Welcome to the Department of Renal Medicine

Renal services in Bradford and Airedale are provided by a multidisciplinary team that includes doctors, nurses (including specialist nurses for diabetes, advanced kidney disease, dialysis and transplantation), dietitians, pharmacists, psychologists, technicians, research nurses, secretaries, ward clerks, a unit manager, an audit officer and a cultural and health improvement officer.

Our aim is to provide a high quality patient-centred service which provides the best possible outcomes for all those who require kidney care in the Bradford and Airedale region.

Our main base is at Bradford’s St Luke’s Hospital, but the team also supports activities at Bradford Royal Infirmary, Airedale General Hospital and Skipton Hospital.

We look after more than 250 dialysis patients and nearly 400 transplant patients in addition to a large number of patients with a wide variety of kidney conditions. We run specialist clinics for patients with kidney stones, polycystic kidney disease and autoimmune conditions such as vasculitis.

We care for patients who have developed Acute Kidney Injury (AKI) and/or Chronic Kidney Disease (CKD), including those with more advanced kidney disease requiring renal replacement therapy (RRT) in the form of renal transplantation or dialysis.

'The Renal Service staff are amazing and more like friends'

Clinics and community work

We have established other strong links with community teams through Bradford Healthy Hearts and meetings with primary care physicians, advanced nurse practitioners, community matrons and heart failure nurses.

Our collaborative work to improve chronic kidney disease management in primary care has been recognised with some prestigious awards, including the BMJ Team of the Year Award in 2013.

We also have strong connections with the regional transplant centres in Leeds (kidney) and Manchester (kidney pancreas).

Recently, we have also liaised with paediatric nephrology services in Leeds to improve the experience of our younger patients when they transition to adult services.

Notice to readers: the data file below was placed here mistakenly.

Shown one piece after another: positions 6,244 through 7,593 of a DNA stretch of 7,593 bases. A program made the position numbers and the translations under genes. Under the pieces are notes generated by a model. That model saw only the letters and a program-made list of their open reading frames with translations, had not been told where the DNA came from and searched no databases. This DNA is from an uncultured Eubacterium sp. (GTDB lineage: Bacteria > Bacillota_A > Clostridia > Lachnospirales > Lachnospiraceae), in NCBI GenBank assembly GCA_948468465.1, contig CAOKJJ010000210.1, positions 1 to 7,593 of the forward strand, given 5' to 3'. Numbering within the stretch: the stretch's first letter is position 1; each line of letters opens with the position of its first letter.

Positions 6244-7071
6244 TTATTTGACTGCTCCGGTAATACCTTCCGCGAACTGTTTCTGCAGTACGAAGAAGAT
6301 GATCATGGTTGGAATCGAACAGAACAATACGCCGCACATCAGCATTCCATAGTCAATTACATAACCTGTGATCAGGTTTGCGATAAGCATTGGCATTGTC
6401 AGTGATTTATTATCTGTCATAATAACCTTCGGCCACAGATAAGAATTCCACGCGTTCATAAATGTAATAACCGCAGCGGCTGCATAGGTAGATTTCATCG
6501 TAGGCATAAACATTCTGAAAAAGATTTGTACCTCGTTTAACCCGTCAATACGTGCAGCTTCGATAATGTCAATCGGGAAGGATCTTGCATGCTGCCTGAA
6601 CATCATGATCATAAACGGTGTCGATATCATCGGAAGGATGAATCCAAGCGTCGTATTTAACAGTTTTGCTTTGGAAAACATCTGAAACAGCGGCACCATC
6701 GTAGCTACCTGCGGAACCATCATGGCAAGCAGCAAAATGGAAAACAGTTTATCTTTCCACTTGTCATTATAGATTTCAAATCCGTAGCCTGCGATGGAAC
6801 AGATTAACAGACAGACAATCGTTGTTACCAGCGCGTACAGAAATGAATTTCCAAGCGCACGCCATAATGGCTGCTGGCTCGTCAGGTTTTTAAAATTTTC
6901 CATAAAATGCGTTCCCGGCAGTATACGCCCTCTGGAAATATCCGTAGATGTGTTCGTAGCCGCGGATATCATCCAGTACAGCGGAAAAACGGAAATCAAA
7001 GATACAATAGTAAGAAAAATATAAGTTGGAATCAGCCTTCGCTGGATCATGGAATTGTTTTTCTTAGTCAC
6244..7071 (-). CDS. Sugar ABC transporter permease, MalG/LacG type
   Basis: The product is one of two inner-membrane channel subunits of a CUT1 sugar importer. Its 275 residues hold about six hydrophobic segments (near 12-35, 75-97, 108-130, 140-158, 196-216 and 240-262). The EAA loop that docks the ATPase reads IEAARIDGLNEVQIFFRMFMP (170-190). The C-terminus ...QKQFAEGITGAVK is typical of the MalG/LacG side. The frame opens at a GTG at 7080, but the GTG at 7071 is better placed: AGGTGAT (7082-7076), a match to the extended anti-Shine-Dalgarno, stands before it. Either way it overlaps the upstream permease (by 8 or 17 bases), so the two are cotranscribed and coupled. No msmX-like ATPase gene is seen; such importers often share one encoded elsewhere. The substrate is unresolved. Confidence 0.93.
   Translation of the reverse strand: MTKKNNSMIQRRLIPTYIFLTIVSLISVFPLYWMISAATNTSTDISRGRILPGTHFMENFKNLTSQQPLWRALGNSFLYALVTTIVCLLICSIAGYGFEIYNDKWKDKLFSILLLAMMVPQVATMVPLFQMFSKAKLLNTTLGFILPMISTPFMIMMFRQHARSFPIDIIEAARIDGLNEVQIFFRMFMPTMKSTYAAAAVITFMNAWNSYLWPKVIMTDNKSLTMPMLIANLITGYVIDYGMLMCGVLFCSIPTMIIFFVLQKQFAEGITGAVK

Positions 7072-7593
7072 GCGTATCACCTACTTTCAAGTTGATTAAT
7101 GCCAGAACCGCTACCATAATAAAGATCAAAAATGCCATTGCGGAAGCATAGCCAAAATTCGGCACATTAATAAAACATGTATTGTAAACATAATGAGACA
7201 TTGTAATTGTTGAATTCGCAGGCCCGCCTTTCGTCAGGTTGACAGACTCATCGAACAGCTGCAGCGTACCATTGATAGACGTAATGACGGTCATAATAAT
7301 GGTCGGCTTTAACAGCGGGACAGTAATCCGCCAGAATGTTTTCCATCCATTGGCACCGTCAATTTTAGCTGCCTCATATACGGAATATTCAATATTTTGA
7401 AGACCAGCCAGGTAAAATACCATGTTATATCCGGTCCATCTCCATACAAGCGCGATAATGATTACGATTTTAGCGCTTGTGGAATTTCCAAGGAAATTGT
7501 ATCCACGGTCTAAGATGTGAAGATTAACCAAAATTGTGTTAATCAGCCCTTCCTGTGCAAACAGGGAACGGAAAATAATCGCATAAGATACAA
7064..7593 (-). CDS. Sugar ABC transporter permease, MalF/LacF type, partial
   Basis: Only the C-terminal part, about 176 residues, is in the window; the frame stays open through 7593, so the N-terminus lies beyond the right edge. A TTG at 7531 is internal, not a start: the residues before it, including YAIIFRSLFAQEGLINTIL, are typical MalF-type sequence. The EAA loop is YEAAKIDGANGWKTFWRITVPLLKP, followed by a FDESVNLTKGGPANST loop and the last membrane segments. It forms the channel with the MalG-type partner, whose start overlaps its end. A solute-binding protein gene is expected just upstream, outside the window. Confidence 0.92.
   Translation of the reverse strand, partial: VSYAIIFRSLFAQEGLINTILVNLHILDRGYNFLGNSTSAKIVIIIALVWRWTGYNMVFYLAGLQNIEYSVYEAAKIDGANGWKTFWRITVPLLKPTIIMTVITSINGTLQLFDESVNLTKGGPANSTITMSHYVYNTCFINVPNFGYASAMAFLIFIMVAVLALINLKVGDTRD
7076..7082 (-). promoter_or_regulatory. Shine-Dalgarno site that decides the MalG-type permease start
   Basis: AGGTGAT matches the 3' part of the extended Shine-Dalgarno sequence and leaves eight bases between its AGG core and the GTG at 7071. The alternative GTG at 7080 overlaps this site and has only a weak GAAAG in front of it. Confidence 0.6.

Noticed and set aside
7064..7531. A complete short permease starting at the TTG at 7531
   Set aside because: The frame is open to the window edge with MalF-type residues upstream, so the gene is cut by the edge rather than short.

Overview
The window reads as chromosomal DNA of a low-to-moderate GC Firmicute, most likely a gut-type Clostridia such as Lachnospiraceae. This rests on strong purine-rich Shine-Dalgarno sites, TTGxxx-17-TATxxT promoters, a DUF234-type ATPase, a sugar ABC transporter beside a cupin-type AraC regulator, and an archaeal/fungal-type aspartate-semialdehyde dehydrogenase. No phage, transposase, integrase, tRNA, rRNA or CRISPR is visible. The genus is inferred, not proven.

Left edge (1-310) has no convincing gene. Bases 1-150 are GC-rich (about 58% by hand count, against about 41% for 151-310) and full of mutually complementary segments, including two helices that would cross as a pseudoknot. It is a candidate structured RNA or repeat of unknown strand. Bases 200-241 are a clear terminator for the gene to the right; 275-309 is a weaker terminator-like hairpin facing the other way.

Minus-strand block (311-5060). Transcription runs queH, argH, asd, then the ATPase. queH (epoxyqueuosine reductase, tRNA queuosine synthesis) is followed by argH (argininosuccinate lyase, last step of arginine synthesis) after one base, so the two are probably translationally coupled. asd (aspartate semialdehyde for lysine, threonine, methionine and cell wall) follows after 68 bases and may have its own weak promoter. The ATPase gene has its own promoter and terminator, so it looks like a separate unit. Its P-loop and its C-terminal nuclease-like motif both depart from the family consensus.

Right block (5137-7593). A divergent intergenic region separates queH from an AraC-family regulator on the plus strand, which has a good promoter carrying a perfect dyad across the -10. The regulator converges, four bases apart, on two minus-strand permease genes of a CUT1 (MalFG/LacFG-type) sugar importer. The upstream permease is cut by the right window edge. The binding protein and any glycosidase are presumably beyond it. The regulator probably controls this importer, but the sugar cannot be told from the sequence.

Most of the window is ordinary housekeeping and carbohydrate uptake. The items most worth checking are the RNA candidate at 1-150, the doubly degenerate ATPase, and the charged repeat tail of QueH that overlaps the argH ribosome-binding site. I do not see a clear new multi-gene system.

We perform well in comparative national audit but continue to develop and improve our service with the support and involvement of our patients, including dedicated regular forums for patients with advanced kidney disease and those who have received a kidney transplant.

Dialysis treatment

Dialysis services include peritoneal dialysis, home haemodialysis and in-centre haemodialysis (for which we provide a patient transport service).

Our main haemodialysis unit is situated in the Horton Wing at St Luke’s Hospital, but we also have acute dialysis facilities for inpatients at Bradford Royal Infirmary and a satellite haemodialysis unit at Skipton Hospital.

We also provide a conservative care service for patients in whom RRT may not be appropriate.

We have a renal ward at BRI and run renal clinics at St Luke’s Hospital, Airedale General Hospital and Skipton Hospital. We have also developed an
e-consultation service for primary care teams who wish to seek specialist advice for their patients, and have established a Renal Hub within the local primary care electronic patient record (EPR) system to improve two-way communication between our renal service and primary care teams.

Picture: Lorne Campbell / Guzelian
Staff at Bradford Royal Infirmary and St Luke's Hospital, Bradford, West Yorkshire.
PICTURE TAKEN ON WEDNESDAY 16  AUGUST  2017

We have participated in a number of national quality improvement projects including the Health Foundation Tackling AKI project, the Transforming Participation in CKD project and the Kidney Quality Improvement Partnership (KQuIP). We support multicentre research and have also contributed some original research in primary care chronic kidney disease management and haemodialysis.

Contact us

Bradford Renal Unit
1st Floor, Horton Wing
St Luke’s Hospital, Little Horton Lane
Bradford BD5 0NA

Patient enquiries

  • BRI ward 9
  • St Luke’s Dialysis Unit
  • Home Therapies Team
  • Transplant Team

General enquiries
Email: sarah.coope@bthft.nhs.uk

Key information about your treatment

  • Diabetes 1

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Useful information

  • Diabetes 5

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Useful links

The Renal Service step-by-step guide (hover over each picture to follow the story).

1.)

This is Zac and his mum. When Zac becomes unwell and starts to struggle with his breathing, his mum takes him to his GP.

2.)

The GP examines Zac and diagnoses him with viral wheeze. Zac meets the criteria for referral to the ACE team, so his GP gives them a call.

3.)

While still in the surgery, Zac receives 6-10 puffs of inhaled salbutamol via a spacer device. Safety-netting information is given and Zac and his mum go home.

4.)

Zac is now under the care of the ACE team and the consultant paediatrician. Eve, one of the ACE nurses, gives Zac’s mum a call within two hours of his referral to arrange a same-day home visit.

5.)

Eve visits Zac and his mum at home and conducts a full assessment. A short and long-term management plan is put in place. Eve arranges a suitable follow-up – this may be a call later that day or a home visit.

6.)

The ACE nurse completes the wheeze care bundle. This includes checking inhaler technique and reviewing Zac’s wheeze management plan. The care bundle ensures consistency and supports health education and promotion.

7.)

Zac is discharged from the ACE service and avoids a hospital visit! A discharge letter is sent electronically to his GP.

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